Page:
Country: United States
Service Type: Yes
Missile Type: Surface and air-to-air missile
Washington DC (Transatlantic Today) — The LGM-30 Minuteman weapon system is a long-range ballistic missile developed by Lockheed Martin. This missile is in service with the United States Army, United States Air Force, and United States Navy. The missile has a range of 3,500 kilometers and can reach a speed of Mach 6. It is armed with a Multiple Independent Reentry Vehicle or MIRV. This missile can carry multiple nuclear warheads. The LGM-30 Minuteman Missile is a key part of the United States’ nuclear deterrent.
Introduction To LGM-30 Minuteman
The Minuteman Missile system is an American long-range nuclear missile system. Developed in the late 1950s, it is the backbone of the United States’ nuclear deterrent. As of 2018, the system consists of 4,200 ground-launched missiles, 450 intercontinental ballistic missiles (ICBMs), and 10 nuclear-armed submarines.
The system has been in continuous operation since 1959 and has never been used in combat. However, it is considered the most reliable nuclear weapon system in the world and has a 99% reliability rate. In total, the Minuteman system has been in service for 50 years and can protect against attack.
LGM-30 missiles are silo-based and are launched by a launch crew stationed in a control center. The missiles are armed with a single nuclear warhead and are operated by the United States Air Force. These missiles are tracked by a variety of ground- and satellite-based sensors. If the missile is detected by the sensor, the launch crew will immediately launch countermeasures, such as an anti-ballistic missile.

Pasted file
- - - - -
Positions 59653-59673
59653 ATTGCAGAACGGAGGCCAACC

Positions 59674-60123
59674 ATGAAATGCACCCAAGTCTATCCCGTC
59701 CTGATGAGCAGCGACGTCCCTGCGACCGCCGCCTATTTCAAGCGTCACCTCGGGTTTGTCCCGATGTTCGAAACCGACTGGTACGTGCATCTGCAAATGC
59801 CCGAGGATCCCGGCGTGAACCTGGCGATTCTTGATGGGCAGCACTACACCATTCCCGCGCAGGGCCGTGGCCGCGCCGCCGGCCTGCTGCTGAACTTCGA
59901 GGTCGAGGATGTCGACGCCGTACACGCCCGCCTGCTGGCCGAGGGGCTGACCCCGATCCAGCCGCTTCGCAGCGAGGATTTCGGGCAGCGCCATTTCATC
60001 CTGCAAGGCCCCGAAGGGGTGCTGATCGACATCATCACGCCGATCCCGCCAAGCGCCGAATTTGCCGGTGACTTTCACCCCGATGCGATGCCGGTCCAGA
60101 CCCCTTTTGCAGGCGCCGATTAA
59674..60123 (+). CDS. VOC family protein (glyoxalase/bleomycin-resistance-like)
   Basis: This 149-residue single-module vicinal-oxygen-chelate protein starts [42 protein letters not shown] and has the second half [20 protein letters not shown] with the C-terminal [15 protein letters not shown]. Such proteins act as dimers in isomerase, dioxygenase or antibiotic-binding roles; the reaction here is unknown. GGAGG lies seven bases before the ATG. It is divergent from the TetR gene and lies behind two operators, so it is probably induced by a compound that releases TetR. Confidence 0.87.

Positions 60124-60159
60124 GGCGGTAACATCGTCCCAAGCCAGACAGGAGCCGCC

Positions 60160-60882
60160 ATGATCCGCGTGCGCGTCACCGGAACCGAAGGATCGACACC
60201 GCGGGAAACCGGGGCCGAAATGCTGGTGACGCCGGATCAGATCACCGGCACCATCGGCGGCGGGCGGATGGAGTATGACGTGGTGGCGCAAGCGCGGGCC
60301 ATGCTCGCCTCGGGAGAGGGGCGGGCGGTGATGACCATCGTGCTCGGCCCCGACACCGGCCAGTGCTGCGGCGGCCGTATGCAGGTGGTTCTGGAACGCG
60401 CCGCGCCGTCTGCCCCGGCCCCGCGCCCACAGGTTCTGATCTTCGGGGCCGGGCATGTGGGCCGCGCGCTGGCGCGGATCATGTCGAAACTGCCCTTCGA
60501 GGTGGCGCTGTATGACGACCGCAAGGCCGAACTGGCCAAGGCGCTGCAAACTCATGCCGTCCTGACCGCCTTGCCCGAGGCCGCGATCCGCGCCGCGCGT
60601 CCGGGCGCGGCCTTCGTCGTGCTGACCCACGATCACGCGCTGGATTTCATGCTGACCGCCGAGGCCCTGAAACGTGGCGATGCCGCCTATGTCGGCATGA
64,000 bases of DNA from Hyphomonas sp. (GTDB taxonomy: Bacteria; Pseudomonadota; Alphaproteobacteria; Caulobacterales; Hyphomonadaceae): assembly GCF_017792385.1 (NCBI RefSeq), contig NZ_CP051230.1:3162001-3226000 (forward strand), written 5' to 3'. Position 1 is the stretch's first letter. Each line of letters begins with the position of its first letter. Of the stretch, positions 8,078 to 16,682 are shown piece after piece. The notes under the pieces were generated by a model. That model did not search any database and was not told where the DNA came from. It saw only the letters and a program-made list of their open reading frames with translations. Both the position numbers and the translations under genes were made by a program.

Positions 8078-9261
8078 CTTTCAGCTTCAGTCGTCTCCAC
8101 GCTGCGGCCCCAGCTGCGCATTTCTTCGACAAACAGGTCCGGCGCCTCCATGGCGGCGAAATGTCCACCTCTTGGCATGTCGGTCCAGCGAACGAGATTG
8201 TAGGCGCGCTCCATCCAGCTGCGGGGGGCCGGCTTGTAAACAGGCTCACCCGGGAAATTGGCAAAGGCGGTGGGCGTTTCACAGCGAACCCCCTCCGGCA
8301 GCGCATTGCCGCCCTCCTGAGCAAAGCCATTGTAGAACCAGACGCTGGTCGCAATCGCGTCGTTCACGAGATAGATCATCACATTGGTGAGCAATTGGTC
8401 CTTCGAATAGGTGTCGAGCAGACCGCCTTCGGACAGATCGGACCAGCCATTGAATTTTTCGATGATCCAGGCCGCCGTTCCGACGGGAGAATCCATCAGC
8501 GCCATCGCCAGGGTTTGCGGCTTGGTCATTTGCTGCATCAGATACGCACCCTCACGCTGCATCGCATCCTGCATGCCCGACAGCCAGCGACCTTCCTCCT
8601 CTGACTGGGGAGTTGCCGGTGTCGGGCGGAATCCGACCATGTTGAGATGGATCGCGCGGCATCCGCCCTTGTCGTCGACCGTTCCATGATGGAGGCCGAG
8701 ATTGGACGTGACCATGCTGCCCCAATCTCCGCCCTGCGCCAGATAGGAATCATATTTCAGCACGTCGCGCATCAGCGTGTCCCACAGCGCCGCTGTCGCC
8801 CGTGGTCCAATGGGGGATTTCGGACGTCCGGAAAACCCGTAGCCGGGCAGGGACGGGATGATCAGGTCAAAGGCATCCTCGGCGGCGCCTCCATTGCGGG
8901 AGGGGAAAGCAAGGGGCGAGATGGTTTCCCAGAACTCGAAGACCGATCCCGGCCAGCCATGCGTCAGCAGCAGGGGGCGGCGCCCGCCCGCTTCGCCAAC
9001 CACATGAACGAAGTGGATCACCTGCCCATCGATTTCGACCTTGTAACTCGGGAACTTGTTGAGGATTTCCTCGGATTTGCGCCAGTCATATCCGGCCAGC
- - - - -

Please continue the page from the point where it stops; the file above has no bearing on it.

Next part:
- Mass: About 65,000 lb (29,000 kg) (Minuteman I), About 73,000 lb (33,000 kg) (Minuteman II), 79,432 lb (36,030 kg) (Minuteman III)
- Length: 53 ft 8 in (16.36 m) (Minuteman I/A), 55 ft 11 in (17.04 m) (Minuteman I/B), 57 ft 7 in (17.55 m) (Minuteman II), 59.9 ft (18.3 m) (Minuteman III)
- Diameter: 5 ft 6 in (1.68 m) (1st stage)
- Warhead: Minuteman I: W59 (retired)
- Minuteman I and II: W56 (retired)
- Minuteman III: W62 (retired), W78 (active), or W87 (active)
- Detonation mechanism: Air-burst or contact (surface)
- Engine: Three-stage solid-fuel rocket engines
- First stage: Thiokol TU-122 (M-55) (178,000 lbf, 790 kN)
- Second stage: Aerojet-General SR-19-AJ-1 (60,181 lbf, 267.70 kN)
- Third stage: Aerojet/Thiokol SR73-AJ/TC-1 (34,170 lbf, 152.0 kN)
Recent Use In Battlefield
The US Navy was initially uncertain of the LGM-30 Minuteman; with which it had been collaborating with the US Army. Due to the risks posed by using liquid fuels in its vessels and submarines, the production came to a halt. However, quickly achieved success with the solid fuel program. It was manufactured alongside Edward Teller’s assurance of lighter warheads from Project Nobska. It proved to be a great incentive for the Navy to stay with Jupiter.
The LGM-30A Minuteman I was first tested on 1 February 1961 at Cape Canaveral and then entered the Strategic Air Command in 1962. Due to a defect that shortened the range from 6,300 miles (10,100 km) to 4,300 miles (6,900 km). The USAF chose Malmstrom AFB in Montana to station them rather than Vandenberg.